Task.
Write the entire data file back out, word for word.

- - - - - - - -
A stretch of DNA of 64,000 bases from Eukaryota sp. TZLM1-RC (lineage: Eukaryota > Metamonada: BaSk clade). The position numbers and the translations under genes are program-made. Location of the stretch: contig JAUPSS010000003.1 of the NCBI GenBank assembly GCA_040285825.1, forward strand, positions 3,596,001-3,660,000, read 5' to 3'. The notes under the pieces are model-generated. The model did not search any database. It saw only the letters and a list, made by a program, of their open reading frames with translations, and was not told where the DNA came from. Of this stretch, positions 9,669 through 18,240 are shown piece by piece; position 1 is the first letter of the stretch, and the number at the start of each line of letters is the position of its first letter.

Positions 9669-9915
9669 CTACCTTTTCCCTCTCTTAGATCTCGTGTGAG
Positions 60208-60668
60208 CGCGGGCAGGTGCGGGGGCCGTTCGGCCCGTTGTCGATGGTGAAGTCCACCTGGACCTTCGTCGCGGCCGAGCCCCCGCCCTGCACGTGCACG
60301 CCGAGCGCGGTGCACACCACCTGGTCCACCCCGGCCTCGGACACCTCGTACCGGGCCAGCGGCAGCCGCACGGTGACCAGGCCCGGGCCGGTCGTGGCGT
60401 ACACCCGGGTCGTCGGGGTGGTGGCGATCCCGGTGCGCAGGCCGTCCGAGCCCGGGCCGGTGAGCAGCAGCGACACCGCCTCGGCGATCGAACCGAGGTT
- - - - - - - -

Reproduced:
A stretch of DNA of 64,000 bases from Eukaryota sp. TZLM1-RC (lineage: Eukaryota > Metamonada: BaSk clade). The position numbers and the translations under genes are program-made. Location of the stretch: contig JAUPSS010000003.1 of the NCBI GenBank assembly GCA_040285825.1, forward strand, positions 3,596,001-3,660,000, read 5' to 3'. The notes under the pieces are model-generated. The model did not search any database. It saw only the letters and a list, made by a program, of their open reading frames with translations, and was not told where the DNA came from. Of this stretch, positions 9,669 through 18,240 are shown piece by piece; position 1 is the first letter of the stretch, and the number at the start of each line of letters is the position of its first letter.

Positions 9669-9915
9669 CTACCTTTTCCCTCTCTTAGATCTCGTGTGAG
Positions 60208-60668
60208 CGCGGGCAGGTGCGGGGGCCGTTCGGCCCGTTGTCGATGGTGAAGTCCACCTGGACCTTCGTCGCGGCCGAGCCCCCGCCCTGCACGTGCACG
60301 CCGAGCGCGGTGCACACCACCTGGTCCACCCCGGCCTCGGACACCTCGTACCGGGCCAGCGGCAGCCGCACGGTGACCAGGCCCGGGCCGGTCGTGGCGT
60401 ACACCCGGGTCGTCGGGGTGGTGGCGATCCCGGTGCGCAGGCCGTCCGAGCCCGGGCCGGTGAGCAGCAGCGACACCGCCTCGGCGATCGAACCGAGGTT